DISORIENTAL by Négar Djavadi
Europa Editions, 2018
Both a multigenerational family saga and an intensive primer on modern Iranian history, Disoriental is translated from the French with skill and humor by Tina Kover; the resulting novel is an absolute tour de force. We meet Kimiâ Sadr in the waiting room of a fertility clinic in Paris, and the pages that follow tell the story of her family’s history, unfolding in a nonlinear fashion and focusing largely on her father, journalist and radical activist Darius Sadr.
This is a complex book both in terms of structure and subject, but Djavadi manages to navigate it with finesse, making this an unexpectedly smooth reading experience. I’m firmly of the belief that it’s not an author’s responsibility to educate the reader about their country’s history and culture, and I’m not sure what Djavadi’s intentions were with this novel, whether she envisioned it primarily in the hands of international readers, but as someone who knows shamefully little about Iranian history, I never felt out of my depth and I appreciated the level of detail — informative but not overwhelming.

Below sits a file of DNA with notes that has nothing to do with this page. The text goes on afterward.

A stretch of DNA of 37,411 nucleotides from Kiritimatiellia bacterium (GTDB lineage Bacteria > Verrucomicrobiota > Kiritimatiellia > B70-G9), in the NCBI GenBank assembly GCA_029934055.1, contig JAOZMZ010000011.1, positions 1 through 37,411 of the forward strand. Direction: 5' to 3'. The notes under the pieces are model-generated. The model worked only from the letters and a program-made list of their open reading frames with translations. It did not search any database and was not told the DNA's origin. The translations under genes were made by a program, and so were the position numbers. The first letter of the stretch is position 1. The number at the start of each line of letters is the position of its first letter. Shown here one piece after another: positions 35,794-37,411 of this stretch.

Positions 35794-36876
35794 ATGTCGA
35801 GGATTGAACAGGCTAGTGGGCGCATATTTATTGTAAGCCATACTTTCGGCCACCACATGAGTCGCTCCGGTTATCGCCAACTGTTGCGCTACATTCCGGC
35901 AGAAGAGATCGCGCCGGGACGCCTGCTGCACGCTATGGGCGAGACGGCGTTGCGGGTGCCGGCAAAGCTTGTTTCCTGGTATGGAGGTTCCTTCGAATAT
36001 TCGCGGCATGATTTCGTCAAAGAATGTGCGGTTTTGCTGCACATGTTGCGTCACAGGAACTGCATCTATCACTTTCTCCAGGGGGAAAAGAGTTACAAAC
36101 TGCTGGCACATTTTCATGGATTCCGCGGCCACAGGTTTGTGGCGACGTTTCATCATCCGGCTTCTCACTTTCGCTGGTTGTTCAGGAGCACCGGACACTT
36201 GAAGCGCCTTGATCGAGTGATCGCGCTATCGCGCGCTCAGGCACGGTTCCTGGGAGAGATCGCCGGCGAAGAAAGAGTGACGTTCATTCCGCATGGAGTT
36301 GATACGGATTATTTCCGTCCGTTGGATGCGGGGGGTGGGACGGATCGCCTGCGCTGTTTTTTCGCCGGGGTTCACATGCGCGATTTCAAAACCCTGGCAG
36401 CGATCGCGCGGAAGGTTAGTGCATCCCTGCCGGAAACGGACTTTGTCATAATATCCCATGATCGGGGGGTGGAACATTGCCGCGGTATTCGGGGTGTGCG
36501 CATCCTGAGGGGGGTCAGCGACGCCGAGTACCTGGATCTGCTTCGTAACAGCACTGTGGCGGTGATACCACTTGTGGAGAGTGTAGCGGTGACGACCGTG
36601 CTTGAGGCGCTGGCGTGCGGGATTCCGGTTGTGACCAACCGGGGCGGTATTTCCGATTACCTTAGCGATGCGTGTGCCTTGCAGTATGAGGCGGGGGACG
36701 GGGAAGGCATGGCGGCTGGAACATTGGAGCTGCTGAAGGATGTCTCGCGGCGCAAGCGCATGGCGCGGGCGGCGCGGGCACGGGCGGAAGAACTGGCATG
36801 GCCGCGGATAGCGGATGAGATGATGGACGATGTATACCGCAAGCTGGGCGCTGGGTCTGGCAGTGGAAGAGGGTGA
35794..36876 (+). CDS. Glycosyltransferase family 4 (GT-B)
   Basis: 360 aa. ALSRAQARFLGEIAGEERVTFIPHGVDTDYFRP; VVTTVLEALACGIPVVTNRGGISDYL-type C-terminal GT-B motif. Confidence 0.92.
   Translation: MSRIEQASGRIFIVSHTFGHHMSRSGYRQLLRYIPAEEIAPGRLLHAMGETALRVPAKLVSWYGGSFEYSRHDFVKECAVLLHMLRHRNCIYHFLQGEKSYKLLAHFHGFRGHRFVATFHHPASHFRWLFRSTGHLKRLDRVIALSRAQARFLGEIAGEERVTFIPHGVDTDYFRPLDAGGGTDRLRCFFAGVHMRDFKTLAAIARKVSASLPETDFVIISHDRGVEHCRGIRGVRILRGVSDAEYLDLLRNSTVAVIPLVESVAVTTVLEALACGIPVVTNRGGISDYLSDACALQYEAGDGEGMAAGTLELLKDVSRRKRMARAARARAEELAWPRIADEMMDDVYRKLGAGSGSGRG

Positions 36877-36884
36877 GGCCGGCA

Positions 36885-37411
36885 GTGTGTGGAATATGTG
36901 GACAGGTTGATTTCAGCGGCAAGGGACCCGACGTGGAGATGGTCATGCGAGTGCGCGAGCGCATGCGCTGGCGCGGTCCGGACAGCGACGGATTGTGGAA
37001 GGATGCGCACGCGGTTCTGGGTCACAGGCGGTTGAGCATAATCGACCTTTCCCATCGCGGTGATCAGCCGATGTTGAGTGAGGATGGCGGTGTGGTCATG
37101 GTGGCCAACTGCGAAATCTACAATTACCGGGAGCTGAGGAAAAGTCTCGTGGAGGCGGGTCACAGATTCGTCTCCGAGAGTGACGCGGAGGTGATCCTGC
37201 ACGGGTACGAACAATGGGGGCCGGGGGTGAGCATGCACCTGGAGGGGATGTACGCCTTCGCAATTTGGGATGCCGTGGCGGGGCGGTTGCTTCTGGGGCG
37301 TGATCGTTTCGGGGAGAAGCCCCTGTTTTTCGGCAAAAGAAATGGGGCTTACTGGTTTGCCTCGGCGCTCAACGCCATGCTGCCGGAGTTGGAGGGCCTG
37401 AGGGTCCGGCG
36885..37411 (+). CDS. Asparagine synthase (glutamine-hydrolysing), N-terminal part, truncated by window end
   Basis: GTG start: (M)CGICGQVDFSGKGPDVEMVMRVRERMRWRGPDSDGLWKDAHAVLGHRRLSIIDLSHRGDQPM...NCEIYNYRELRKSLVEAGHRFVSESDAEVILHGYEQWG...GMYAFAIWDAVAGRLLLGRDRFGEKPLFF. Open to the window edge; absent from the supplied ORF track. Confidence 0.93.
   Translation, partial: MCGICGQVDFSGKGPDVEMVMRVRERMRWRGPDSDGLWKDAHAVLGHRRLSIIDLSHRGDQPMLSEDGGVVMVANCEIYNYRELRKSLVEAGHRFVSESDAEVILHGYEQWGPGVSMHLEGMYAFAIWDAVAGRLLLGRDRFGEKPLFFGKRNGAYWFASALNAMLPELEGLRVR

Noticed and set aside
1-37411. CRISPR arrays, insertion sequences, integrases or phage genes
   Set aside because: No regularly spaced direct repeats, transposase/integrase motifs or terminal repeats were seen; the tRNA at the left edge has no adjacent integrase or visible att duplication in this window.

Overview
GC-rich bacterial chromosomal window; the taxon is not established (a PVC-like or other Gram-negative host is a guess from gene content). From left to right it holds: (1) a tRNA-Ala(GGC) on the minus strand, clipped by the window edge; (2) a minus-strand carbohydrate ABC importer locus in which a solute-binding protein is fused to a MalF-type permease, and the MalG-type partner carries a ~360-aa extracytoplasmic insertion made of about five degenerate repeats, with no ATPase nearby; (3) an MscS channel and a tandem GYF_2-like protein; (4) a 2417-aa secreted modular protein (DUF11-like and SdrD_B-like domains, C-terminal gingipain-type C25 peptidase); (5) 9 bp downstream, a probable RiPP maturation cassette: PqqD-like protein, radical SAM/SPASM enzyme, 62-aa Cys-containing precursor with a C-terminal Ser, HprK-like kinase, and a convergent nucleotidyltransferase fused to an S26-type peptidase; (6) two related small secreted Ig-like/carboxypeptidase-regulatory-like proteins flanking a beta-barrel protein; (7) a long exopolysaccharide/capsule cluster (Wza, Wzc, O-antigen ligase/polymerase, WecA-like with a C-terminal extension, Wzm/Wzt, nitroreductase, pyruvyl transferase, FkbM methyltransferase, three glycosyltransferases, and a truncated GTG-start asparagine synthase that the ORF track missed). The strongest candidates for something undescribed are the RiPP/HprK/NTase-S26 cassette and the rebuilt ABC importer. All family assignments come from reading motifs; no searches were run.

The story itself is hard to sum up in brief, so I’m going to take the easy way out and not attempt to, but Disoriental is a darkly funny, affecting, thought-provoking work that I’m happy to have read; maybe the highlight of Women in Translation Month for me.